After 2 years at the NIH, Strominger accepted an invitation from Oliver Lowry to become an assistant professor in the pharmacology department at Washington University. He arrived in St. Louis in 1956 after taking a year's sabbatical in Europe during which he worked out the sequence of the pentapeptide in UDP-acetylmuramyl-pentapeptide, the Park nucleotide. Strominger spent the next 8 years showing that the nucleotide was a biosynthetic precursor of the bacterial cell wall, isolating cell walls, determining their structure, and determining the mode of biosynthesis of UDP-acetylmuramyl-pentapeptide.
      In 1964, Strominger accepted an offer to become chairman of the pharmacology department at the University of Wisconsin. There, he continued to study bacterial cell wall biosynthesis, testing each new step he discovered for sensitivity to penicillin. He was able to show that the formation of cross-bridges in the cell wall was inhibited by penicillin, which inactivated the transpeptidase that catalyzed the cross-linking of the bacterial cell wall. However, it was unclear whether penicillin bound to just one or to many components in bacteria.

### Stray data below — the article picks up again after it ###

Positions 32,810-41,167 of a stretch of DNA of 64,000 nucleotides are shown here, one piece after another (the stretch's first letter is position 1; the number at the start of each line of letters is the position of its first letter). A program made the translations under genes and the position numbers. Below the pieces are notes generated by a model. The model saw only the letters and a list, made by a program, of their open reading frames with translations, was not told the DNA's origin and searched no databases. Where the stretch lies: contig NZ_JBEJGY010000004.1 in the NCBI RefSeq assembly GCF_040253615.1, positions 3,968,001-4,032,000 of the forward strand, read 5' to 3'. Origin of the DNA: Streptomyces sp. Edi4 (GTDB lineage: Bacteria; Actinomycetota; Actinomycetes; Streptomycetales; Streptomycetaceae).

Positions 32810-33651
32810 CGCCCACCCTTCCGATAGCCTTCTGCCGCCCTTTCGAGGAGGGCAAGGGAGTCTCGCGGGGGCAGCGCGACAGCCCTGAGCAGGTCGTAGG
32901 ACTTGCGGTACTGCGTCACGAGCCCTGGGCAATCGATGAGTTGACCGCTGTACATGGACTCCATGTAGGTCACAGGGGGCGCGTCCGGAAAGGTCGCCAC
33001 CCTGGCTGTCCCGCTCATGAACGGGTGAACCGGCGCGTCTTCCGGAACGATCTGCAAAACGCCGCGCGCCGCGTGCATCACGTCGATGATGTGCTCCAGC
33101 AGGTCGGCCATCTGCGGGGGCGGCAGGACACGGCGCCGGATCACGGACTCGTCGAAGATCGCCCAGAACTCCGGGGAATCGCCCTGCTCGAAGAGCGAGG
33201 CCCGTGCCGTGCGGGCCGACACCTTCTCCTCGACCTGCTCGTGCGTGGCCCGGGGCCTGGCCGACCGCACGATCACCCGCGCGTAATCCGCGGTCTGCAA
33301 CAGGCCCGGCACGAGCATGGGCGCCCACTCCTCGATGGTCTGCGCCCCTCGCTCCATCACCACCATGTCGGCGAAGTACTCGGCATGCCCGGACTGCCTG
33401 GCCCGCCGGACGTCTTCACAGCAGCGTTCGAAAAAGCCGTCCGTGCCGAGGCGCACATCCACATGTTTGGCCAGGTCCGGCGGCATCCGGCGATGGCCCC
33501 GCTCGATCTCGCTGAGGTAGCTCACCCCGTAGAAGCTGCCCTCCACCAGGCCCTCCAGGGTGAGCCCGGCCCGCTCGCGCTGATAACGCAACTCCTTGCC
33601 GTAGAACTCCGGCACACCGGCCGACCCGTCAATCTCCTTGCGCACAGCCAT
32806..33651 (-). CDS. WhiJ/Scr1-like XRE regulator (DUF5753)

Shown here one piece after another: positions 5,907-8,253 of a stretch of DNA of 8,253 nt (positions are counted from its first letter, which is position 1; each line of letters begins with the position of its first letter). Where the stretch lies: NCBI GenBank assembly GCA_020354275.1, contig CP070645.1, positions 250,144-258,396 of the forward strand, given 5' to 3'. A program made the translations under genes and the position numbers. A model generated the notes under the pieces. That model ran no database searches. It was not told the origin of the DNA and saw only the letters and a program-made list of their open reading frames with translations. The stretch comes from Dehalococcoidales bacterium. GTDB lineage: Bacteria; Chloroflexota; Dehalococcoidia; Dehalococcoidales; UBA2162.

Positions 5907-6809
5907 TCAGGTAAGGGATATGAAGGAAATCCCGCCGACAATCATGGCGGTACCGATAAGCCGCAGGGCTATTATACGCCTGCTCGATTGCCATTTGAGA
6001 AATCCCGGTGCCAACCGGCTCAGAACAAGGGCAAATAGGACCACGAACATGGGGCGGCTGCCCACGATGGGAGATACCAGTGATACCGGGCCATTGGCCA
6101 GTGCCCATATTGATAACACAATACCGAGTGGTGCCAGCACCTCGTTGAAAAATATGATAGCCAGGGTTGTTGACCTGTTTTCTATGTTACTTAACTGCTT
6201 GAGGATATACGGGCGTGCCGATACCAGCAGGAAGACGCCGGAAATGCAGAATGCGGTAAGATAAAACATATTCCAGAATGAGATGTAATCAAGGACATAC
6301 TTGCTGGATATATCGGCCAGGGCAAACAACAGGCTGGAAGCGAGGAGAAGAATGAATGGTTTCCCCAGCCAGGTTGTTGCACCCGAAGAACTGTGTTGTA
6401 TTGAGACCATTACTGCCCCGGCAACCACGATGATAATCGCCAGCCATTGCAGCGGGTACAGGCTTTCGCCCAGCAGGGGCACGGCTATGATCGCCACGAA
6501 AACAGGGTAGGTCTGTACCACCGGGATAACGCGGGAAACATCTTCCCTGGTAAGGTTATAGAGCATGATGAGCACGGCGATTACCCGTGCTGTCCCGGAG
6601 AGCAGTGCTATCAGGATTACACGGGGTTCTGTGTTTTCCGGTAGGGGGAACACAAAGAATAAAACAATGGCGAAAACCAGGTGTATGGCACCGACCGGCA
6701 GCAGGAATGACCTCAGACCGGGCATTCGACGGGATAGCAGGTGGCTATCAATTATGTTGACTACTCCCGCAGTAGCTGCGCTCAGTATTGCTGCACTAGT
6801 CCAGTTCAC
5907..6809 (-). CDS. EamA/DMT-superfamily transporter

In the first JBC Classic reprinted here, Strominger and his colleagues report that Bacillus subtilis, Bacillus cereus, Staphylococcus aureus, and Escherichia coli have many penicillinbinding components. Using paper electrophoresis (SDS gels had not yet been introduced) they found that virtually all of the penicillin binding sites are located in the cell membrane and that all of the organisms had not one, but multiple penicillin-binding proteins. Thus they conclude, “killing of the bacterial cell might result either from interaction with a given one of the components or else from interaction with any one of several of the penicillin-binding components. Similarly, interaction with some of the components may not result in a lethal effect on the bacterial cell.”